COLORADO SPRINGS – Quantum Brilliance, an Australian and German quantum computing startup, is striving to identify space-based applications for its technology.
“I’m here because I’m very interested in speaking to many potential customers about feasibility studies,” said Mark Mattingley-Scott, managing director of Quantum Brilliance for Europe, Middle East and Africa SpaceNews at the space symposium. “We really want to go into space as soon as possible.”
Last year, Quantum Brilliance delivered its first quantum computer to the government-funded Pawsey Supercomputing Center in Western Australia. While this first product is about half a meter wide and fits in a standard server rack, the company is working on smaller models.
“We plan to scale that down to a lunchbox size that uses a few hundred watts over the next few years,” said Mattingley-Scott, who spent nearly 32 years at IBM before joining Quantum Brilliance last year. “This is a very interesting payload for a satellite in space.”
Most quantum computing technologies require extremely low temperatures. Quantum Brilliance works with synthetic diamonds to create quantum computers that operate at room temperature.
Quantum computing technology is evolving rapidly, but most quantum computers remain extremely large.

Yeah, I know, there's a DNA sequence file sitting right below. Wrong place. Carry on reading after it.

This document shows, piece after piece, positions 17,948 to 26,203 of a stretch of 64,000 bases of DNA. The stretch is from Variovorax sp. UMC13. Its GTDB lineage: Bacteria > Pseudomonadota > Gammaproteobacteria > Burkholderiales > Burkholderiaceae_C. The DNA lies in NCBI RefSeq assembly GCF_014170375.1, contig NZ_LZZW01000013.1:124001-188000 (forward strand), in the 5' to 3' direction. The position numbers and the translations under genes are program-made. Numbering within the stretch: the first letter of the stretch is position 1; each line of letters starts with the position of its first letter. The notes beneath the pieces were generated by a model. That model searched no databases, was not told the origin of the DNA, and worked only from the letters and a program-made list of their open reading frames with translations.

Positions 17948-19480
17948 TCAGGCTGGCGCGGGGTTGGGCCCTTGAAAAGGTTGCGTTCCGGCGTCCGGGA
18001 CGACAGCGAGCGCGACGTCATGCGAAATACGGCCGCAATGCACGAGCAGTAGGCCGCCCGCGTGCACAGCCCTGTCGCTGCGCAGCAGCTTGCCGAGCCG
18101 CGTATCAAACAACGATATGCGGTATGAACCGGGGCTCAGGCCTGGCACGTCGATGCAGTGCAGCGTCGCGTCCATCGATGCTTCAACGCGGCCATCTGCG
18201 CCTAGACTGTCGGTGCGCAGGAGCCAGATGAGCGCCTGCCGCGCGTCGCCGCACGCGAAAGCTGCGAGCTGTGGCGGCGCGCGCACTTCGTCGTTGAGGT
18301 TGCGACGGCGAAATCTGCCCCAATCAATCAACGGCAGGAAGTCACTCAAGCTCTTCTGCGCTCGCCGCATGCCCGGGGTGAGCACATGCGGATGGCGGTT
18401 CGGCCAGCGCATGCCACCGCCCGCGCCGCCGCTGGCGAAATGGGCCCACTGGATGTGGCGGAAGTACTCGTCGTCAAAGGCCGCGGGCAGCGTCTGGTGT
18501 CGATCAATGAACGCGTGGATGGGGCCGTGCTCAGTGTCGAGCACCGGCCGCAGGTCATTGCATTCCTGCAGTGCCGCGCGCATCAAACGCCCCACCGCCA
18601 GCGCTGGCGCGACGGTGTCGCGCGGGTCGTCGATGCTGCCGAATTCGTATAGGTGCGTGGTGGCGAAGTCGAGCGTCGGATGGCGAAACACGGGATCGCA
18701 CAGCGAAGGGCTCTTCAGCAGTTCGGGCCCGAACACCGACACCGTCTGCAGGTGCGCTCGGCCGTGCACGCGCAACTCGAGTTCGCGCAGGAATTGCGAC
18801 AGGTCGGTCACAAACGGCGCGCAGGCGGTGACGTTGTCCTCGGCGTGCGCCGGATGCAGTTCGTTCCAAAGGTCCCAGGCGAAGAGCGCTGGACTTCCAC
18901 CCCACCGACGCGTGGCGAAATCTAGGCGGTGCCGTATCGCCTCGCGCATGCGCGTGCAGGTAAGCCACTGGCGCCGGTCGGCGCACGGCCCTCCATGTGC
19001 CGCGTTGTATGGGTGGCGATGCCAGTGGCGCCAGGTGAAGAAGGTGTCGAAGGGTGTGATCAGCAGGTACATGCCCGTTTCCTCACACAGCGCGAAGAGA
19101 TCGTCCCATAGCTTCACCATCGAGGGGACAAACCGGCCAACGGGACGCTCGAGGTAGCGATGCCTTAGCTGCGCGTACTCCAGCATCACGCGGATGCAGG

Quantum Brilliance is working on the development of quantum computers that can outperform traditional microprocessors such as GPUs for the same size, weight and performance.
“We were pretty confident that we could achieve quantum utility against GPU in the next three years,” Mattingley-Scott said. “These are the kind of timescales where you need to start doing things now to make room.”
In general, quantum computers are good at solving extremely complex and multi-layered problems.
For example, quantum computers “could offer much more accuracy, but also more speed in optimizing machine learning, pattern recognition, and labeling problems,” Mattingley-Scott said.
Still, it is impossible to envision all potential applications for quantum computing today, just as it was impossible to outline future applications for early integrated circuits.
Quantum Brilliance, founded in Australia in 2019, established a German subsidiary last year.
The company’s German subsidiary is working with the University of Ulm on a €15.6 million ($17.1 million) research project funded by the German government and led by the Fraunhofer Institute for Applied Solid State Physics. The three-year project, announced in January, focuses on scalable synthetic diamond-based quantum microprocessor technology.